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Can Trumpism Survive Trump?

HERE’S a piece by RCP editor Emily Goodin that talks about how Donald Trump rewrote the script on how to win in Pennsylvania.

See, Hillary Clinton did pretty well in Pennsylvania,

gaining about 60,000 more votes than Obama. But Trump got almost 300,000 more votes than Romney did.
Trump concentrated on the rural votes while Clinton concentrated on the four suburban “collar counties” around Philadelphia. But the election came down to turnout. It’s not the percentages that we see in the polls. It’s motivating and turning out the raw vote totals.

But Trump did not do well in the suburban “collar counties.” And we know why. He did not appeal to the college-educated graduates in the suburbs, particularly, I should imagine, the college-educated women taught to believe that men should never indulge in locker-room talk.

The next question is obvious.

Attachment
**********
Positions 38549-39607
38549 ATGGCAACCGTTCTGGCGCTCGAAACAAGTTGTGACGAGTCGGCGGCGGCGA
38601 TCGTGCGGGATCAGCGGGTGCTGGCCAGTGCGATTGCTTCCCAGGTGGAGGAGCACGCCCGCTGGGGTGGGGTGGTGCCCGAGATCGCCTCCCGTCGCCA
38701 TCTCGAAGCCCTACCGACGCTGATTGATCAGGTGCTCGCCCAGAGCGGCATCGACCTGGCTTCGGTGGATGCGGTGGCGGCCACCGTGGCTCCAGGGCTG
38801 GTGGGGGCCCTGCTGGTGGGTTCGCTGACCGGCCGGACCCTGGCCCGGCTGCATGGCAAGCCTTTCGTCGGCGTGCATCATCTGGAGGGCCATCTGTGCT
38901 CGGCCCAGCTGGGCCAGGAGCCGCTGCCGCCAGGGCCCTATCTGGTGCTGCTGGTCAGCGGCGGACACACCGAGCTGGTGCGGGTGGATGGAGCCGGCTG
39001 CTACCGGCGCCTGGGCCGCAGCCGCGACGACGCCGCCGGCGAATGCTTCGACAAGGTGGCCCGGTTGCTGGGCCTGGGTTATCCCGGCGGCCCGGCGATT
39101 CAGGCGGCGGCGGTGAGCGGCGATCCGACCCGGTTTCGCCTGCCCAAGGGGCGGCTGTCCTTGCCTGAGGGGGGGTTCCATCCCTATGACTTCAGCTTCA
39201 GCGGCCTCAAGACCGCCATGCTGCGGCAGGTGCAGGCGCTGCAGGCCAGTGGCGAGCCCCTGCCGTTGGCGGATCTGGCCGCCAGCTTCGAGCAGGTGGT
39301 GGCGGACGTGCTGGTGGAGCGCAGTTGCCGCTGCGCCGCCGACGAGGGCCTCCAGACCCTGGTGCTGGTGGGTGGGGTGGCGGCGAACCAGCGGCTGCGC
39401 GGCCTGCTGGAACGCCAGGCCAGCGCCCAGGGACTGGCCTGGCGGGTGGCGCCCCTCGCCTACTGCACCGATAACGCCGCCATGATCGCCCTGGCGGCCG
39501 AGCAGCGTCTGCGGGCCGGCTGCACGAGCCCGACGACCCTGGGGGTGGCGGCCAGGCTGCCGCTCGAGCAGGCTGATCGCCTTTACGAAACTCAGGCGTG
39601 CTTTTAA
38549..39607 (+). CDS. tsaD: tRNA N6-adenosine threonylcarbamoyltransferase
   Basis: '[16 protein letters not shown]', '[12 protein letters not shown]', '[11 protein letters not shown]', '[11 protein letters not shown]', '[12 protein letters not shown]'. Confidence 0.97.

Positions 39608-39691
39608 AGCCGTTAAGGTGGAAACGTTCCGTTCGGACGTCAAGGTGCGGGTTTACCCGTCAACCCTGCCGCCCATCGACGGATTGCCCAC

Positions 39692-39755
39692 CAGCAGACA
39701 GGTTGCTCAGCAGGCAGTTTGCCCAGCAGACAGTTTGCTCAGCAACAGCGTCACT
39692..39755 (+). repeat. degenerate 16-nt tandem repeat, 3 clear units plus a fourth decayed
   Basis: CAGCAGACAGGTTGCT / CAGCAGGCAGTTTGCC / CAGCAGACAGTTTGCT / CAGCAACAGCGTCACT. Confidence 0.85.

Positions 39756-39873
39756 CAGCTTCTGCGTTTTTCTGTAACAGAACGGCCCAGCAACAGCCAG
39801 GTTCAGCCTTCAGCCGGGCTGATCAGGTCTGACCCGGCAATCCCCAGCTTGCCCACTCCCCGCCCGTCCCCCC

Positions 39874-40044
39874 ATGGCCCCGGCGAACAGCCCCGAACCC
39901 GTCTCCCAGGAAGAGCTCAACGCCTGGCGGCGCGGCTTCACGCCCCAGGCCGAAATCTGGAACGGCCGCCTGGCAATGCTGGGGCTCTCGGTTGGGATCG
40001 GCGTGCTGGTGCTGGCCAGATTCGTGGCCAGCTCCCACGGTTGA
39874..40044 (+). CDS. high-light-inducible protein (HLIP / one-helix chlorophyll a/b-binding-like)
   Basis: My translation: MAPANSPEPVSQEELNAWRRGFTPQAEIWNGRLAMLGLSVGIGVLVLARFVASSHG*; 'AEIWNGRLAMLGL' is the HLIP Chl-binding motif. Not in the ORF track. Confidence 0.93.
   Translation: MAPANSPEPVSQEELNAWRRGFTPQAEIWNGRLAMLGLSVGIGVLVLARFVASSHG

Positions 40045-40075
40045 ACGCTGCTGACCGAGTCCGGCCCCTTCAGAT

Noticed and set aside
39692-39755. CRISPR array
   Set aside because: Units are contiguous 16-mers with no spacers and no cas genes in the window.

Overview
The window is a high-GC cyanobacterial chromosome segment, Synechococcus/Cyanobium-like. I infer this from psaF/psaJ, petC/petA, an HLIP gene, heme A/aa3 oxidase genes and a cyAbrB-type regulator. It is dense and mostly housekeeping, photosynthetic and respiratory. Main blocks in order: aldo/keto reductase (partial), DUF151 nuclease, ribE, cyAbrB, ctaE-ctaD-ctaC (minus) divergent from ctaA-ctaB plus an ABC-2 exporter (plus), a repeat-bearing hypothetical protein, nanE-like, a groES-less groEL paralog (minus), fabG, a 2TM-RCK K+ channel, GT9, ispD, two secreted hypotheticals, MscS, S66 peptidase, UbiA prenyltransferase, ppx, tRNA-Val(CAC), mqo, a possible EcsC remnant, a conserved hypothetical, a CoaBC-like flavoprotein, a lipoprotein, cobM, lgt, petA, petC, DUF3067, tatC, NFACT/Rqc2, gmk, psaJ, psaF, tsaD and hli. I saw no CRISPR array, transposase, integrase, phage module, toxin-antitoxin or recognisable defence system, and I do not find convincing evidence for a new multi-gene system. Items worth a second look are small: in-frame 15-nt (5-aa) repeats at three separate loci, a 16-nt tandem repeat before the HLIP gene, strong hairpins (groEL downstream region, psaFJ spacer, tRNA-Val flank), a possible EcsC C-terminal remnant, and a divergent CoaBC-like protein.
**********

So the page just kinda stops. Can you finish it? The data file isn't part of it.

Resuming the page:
Can the Trump phenomenon succeed without Trump?

I’d say it could if Trump expands his white working-class base to include the non-white working class. Right now, our liberal friends are fainting in the aisles because Trump is a racist, sexist, homophobe, xenophobe, and Islamophobe. Besides which he is a hater. Plus, he triggers people.

Liberals will obviously keep going at their racist, sexist, homophobe name-calling; it’s what they do. But it seems to me that Trump has a clear strategy to win the hearts and minds of not just the white working class but the non-white working class.

On the one hand there is his Carrier tactics: showcase headline successes in keeping jobs in the US. This is something the man in the street understands.

On the other hand there is the economic policy tactics: roll back taxes and regulations on businesses. Oh, and keep the fracking revolution going with cheap oil and above all cheap natural gas.